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Columbus Day will be upon us—to the great irritation, we understand, of Scandinavians who are convinced that it was the Vikings, and not Christopher, who discovered America. Nonetheless, we shall be publishing an intriguing Columbus Day sermon by the Revd Ken Schurb, assistant to the President of the Lutheran Church-Missouri Synod and a doctoral candidate in Early Modern European History at Ohio State University.

Having irritated the Scandinavians, we shall in turn make antipaedobaptists nervous. The editor’s essay, "The Place of Conversion in the Life of a Christian," should accomplish that nicely.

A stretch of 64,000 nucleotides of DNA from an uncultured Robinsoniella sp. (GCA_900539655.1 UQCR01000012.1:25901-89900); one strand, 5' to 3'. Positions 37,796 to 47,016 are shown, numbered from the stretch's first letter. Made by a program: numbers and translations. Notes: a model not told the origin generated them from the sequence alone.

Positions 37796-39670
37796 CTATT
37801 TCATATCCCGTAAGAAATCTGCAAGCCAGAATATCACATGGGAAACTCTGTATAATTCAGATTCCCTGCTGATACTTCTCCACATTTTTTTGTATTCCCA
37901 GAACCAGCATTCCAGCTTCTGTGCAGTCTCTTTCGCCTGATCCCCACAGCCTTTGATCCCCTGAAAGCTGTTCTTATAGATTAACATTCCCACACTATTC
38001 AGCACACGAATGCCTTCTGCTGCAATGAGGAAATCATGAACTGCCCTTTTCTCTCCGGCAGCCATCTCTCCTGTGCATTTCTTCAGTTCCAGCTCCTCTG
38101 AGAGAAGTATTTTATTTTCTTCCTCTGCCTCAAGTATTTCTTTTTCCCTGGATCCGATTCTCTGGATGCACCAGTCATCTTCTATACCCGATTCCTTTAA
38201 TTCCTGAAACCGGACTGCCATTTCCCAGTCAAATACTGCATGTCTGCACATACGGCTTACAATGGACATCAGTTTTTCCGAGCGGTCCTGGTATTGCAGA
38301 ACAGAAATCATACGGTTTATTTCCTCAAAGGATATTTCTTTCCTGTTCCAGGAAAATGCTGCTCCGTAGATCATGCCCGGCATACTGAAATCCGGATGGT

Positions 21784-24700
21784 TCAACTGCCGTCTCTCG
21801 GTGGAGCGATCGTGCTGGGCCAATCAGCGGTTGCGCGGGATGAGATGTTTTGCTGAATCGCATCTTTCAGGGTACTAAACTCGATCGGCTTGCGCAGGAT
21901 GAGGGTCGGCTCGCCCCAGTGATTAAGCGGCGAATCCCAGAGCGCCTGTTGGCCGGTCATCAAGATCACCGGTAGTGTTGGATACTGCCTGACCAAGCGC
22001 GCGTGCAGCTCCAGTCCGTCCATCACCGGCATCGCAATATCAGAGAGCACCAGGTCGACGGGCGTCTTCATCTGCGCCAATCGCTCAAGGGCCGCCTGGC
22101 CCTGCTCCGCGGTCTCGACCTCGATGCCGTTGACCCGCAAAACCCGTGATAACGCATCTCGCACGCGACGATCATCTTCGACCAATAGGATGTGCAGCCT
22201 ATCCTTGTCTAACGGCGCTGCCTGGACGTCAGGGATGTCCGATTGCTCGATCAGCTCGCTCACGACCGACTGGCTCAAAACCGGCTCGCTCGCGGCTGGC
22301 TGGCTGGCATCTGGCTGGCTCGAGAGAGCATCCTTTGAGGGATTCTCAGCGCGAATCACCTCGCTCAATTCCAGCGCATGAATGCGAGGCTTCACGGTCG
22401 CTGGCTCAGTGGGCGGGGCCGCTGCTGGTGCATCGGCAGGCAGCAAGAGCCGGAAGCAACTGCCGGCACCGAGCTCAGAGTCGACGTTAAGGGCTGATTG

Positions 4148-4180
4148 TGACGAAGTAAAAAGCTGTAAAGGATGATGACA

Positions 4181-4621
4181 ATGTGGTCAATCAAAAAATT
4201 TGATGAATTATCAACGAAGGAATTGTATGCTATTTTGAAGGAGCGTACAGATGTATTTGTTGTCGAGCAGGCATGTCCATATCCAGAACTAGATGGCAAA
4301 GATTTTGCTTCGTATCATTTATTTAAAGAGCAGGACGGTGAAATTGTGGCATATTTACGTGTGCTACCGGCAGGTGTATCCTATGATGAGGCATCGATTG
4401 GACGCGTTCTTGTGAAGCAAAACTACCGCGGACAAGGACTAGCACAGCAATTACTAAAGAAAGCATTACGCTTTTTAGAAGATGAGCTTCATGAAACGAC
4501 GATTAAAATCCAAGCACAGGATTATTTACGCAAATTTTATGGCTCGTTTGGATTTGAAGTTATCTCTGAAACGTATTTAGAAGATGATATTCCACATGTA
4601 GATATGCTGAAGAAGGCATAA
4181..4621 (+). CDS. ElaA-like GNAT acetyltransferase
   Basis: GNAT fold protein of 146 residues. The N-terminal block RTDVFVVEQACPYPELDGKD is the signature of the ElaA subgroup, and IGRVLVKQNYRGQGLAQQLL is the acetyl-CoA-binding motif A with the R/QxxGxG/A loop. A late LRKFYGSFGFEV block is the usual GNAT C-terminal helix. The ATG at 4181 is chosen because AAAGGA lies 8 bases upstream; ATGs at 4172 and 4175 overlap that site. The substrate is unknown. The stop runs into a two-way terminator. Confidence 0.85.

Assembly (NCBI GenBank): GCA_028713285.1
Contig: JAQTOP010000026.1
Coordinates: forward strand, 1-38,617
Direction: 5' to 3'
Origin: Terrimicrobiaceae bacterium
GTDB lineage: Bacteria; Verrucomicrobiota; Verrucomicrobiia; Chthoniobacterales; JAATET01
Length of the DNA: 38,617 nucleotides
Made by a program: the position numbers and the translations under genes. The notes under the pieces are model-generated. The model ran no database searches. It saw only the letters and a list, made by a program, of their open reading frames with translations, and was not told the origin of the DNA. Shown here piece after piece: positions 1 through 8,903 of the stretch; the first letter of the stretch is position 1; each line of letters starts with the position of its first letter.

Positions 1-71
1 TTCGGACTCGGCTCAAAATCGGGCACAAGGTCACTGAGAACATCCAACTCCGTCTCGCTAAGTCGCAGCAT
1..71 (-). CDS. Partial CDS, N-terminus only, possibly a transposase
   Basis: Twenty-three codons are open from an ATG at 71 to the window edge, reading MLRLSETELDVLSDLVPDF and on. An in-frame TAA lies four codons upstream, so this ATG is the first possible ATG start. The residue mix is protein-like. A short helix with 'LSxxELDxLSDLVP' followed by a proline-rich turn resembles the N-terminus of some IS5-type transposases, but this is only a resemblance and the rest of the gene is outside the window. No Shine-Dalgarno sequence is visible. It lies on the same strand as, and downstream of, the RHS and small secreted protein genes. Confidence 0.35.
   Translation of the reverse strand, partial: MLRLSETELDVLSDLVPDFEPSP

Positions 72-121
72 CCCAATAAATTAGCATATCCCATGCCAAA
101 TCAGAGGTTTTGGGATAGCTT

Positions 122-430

Conversion is grounded in the Atonement, so it is entirely appropriate that we also publish Daniel Chadwick’s essay, "The Extent of Atonement and Judgment: A Phenomenological Vision." Phenomenological methodology is philosophically "in": but Chadwick sees it as a device for illuminating biblical revelation rather than as a substitute for it.

Kenneth C. Harper, whose article on Generational Theory elicited considerable interest in our second issue (Vol. 1, No. 2) returns with something quite different: a study of the Labyrinth as a spiritual tool. This ancient motif has been appropriated by New Agers and wooly-minded mystics; what does it have to say to the serious Christian believer?

And, naturalmente, there will be reviews.

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